We’ve had 20+ on the line and have five 30-60lb yellowfin and a stocky Mahi Mahi in the icebox when the bite seems to turn off as quickly as it began. The weather report turns out to be inaccurate and with rolling seas and no promising reports coming over the radio we decide to pick up and head north, stopping to check a few lobster pot buoys for any circling Mahi but with no luck. Apart from a minor hit-and-run incident with an unidentified whale, the ride back home is relatively smooth. Or so Mark tells me, as I’ve fallen asleep again and Keith has nodded off for a few minutes (the man literally doesn’t sleep). 

We return to the Falmouth dock covered in a thick layer of crunchy salt, as though Poseidon himself shook-up the OI and rimmed it in kosher salt like a margarita. Hands as cramped and scrunched up as an arthritic grandma, covered in fish scales and what feels like hundreds of tiny cuts given a once-over with sandpaper. Sore in a bunch of muscles that you never know you had, but are apparently well-used when keeping your footing on a boat in rolling seas. 

"Tommy Boy Luggage"
Fish are processed on the dock, a discussion about the shotgun techniques for hunting seagulls is given far more serious consideration than is warranted, and the boat is cleaned of its carnage. We fill two coolers and a Coors Light cooler bag with beautiful tuna steaks and mahi-mahi filets, dump the remaining melting, bloody ice on top, and throw everything in the car. All clothing from the trip is covered in salt and fish blood and is tossed into Tommy Boy luggage with the hope that it stays air-tight until it reaches the washing machine.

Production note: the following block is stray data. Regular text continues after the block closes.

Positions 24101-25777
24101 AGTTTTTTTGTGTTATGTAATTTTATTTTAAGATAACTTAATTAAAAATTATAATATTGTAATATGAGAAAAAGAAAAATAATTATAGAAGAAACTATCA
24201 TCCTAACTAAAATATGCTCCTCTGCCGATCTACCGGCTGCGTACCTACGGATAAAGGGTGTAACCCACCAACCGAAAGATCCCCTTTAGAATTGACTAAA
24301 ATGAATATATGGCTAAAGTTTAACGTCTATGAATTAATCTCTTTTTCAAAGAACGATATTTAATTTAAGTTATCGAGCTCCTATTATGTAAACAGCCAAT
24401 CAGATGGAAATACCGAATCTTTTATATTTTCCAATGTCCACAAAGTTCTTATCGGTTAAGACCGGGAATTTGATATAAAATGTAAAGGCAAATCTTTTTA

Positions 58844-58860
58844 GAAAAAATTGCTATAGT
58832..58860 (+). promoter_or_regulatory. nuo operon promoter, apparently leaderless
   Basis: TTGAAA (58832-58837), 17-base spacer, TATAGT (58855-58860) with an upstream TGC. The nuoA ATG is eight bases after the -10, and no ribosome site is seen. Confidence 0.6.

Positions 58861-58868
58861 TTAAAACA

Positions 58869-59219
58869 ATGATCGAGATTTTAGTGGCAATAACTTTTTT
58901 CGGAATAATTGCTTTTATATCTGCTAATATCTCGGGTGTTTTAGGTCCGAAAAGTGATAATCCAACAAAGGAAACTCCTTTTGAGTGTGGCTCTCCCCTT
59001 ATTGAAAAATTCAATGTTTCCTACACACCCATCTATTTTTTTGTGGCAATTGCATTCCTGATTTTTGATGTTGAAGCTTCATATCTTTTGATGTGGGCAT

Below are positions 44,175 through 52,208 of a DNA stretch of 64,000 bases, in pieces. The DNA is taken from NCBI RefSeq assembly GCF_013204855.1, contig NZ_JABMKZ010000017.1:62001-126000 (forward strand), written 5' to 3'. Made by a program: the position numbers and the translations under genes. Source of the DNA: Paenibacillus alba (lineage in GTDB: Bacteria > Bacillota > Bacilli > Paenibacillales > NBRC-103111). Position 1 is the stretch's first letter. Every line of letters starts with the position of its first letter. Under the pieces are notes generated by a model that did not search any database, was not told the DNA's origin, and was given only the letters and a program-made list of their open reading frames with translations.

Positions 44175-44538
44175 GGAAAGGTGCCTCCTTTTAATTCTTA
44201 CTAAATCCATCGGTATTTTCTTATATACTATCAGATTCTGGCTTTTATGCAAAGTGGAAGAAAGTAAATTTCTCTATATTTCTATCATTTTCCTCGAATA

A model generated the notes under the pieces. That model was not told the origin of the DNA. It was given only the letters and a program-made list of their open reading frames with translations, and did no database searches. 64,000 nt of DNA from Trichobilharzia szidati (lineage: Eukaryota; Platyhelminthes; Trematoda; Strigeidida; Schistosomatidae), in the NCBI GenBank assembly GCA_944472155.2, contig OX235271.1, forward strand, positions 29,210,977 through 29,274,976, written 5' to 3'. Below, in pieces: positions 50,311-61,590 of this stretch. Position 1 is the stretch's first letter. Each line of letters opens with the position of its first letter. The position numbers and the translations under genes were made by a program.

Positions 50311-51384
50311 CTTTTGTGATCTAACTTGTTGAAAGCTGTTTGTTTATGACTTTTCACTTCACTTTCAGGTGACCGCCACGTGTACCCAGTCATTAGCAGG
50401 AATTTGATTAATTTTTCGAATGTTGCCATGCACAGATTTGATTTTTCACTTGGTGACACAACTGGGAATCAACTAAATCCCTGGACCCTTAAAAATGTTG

I get home and take one of the more satisfying showers of my life, realizing that I'm still swaying involuntarily from sea-legs and exhaustion. My fridge is packed full of sushi-quality tuna meat, my entire body aches, and I can feel my eyes starting to close again. My bed feels really nice, but I could sleep anywhere. 

When I wake up the next morning was I ready to do an overnighter offshore again? No, probably not. Am I ready to go again today? Absolutely. But first I gotta buy some Oxyclean and a vacuum sealer to finish cleaning up from this trip.


Keith said...

Well done Chet. Captured that trip perfectly. You can really write buddy.

Clark Winchell said...

Fantastic read Chet! Feels like I was there...I wish. Glad you boys got into them. Piece if advice - no article of clothing returns from the edge the way it went in, but then again, same could be said for everyman... Congrats boys.

Jasper Walsh said...

This was an amazing write up of what sounds like a great trip. My hats off to you all

Andrew Wilkie said...

A real page turner Chester. The edge changes a man; I could feel every ache in your body and the exhaustion of all on board as I read this post. Fine writing and good fishing go hand in hand.

Morrell said...

I was cracking up the entire length of that write up, nice job Chet. Keep the OI tales coming